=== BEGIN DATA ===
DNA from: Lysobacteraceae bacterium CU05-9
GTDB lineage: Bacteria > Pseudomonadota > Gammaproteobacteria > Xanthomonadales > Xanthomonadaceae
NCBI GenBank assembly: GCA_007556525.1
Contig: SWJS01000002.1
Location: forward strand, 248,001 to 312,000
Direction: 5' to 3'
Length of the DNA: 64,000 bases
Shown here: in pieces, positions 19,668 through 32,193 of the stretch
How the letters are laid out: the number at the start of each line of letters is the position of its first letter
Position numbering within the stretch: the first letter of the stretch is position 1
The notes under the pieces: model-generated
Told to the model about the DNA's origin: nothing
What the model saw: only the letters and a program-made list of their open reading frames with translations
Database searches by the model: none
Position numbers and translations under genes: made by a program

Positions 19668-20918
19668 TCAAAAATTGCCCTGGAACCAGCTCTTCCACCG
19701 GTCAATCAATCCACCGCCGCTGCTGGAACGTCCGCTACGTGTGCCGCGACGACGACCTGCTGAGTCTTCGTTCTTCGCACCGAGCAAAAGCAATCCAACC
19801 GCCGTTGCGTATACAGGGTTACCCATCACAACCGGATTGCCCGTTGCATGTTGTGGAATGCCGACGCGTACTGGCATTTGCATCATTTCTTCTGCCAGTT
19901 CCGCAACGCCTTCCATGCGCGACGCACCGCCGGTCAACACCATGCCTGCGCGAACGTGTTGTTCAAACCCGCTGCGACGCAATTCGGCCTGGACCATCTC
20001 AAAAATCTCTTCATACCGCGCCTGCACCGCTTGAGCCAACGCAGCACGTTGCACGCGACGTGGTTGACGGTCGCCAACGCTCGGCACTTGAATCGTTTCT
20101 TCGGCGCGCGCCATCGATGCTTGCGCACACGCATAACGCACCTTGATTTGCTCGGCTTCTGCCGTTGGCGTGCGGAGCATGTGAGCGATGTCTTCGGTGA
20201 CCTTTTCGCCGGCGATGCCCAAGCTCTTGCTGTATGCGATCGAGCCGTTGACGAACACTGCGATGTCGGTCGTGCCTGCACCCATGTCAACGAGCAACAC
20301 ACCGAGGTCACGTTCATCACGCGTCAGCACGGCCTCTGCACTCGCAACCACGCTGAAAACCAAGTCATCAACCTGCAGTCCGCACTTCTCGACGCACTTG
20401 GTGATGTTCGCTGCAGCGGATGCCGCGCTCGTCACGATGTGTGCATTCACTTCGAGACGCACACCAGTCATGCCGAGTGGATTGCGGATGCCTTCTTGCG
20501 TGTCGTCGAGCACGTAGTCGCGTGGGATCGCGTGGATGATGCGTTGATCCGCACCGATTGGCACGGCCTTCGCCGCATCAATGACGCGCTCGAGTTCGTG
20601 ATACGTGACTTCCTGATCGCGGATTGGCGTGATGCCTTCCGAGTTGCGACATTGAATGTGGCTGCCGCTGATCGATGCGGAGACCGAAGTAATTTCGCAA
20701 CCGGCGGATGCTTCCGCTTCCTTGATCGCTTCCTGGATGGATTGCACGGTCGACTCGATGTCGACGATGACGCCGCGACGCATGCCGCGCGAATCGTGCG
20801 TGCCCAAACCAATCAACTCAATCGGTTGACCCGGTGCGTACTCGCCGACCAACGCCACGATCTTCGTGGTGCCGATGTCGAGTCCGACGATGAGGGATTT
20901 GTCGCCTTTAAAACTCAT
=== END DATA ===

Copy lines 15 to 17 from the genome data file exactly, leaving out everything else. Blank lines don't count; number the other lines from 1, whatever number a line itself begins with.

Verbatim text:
Position numbers and translations under genes: made by a program

Positions 19668-20918
19668 TCAAAAATTGCCCTGGAACCAGCTCTTCCACCG